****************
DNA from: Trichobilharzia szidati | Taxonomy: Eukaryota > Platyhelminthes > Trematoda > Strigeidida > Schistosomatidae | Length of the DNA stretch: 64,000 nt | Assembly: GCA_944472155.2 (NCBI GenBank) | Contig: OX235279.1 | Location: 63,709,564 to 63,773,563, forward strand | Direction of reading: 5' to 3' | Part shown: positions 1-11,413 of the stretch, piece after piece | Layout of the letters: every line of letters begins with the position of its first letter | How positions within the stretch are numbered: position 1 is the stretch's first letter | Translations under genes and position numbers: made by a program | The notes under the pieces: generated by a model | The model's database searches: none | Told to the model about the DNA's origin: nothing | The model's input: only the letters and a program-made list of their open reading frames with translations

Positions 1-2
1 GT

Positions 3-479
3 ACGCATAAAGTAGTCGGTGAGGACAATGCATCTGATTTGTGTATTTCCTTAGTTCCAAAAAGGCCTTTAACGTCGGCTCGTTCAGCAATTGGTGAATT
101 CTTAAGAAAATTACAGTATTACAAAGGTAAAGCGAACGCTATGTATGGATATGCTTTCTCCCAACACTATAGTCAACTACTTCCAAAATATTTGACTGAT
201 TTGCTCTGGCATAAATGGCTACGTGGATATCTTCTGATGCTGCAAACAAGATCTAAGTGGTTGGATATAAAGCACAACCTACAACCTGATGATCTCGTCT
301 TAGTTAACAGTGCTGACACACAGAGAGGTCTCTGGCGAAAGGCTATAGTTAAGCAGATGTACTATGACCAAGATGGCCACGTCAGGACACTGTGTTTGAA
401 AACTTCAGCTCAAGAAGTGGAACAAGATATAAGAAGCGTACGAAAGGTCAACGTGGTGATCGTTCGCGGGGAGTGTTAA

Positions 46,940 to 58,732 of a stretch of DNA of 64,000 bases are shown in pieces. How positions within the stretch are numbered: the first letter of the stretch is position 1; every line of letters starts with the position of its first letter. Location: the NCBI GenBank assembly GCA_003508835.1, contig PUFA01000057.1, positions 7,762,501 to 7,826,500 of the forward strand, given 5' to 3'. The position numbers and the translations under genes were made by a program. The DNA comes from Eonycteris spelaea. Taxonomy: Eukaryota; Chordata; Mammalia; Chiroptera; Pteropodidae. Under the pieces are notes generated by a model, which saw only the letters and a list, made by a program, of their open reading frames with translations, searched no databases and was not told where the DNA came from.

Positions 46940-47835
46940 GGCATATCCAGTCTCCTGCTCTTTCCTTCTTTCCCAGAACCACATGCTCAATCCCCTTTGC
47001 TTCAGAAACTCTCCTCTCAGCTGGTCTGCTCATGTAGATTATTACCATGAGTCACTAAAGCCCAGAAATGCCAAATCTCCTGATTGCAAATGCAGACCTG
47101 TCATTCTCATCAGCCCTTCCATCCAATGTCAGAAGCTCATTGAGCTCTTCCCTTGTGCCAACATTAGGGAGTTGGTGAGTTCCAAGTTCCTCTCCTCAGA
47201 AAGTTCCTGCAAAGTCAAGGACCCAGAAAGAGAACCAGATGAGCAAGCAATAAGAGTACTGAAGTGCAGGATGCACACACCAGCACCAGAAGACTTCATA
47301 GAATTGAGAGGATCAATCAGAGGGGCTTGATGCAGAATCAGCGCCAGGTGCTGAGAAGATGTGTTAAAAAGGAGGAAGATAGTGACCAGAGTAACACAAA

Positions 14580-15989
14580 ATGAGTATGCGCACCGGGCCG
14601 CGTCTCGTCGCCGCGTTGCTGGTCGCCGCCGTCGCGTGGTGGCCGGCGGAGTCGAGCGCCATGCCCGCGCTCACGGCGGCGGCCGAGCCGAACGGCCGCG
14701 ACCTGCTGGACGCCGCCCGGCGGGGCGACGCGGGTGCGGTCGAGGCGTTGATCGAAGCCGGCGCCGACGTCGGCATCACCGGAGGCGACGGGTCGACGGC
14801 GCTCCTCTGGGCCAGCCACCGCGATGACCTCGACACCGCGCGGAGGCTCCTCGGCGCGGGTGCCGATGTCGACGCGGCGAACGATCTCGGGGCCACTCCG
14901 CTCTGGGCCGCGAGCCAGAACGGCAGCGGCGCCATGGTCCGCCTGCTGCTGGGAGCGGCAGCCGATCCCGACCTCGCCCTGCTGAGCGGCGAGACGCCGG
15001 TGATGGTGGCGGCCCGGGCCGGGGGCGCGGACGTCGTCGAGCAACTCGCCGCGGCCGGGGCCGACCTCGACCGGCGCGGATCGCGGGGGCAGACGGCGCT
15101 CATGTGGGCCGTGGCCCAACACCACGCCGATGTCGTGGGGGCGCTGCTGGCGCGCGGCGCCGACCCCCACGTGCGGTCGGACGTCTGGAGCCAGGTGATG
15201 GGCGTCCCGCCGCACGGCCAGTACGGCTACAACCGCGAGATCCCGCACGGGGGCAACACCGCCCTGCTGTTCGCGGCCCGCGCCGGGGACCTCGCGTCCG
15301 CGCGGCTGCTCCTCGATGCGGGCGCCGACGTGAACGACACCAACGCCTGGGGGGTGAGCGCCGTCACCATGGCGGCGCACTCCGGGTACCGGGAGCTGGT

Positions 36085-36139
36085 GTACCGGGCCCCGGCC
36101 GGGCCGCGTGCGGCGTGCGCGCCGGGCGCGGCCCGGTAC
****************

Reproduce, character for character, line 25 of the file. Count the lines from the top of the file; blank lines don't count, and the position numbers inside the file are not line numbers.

15201 GGCGTCCCGCCGCACGGCCAGTACGGCTACAACCGCGAGATCCCGCACGGGGGCAACACCGCCCTGCTGTTCGCGGCCCGCGCCGGGGACCTCGCGTCCG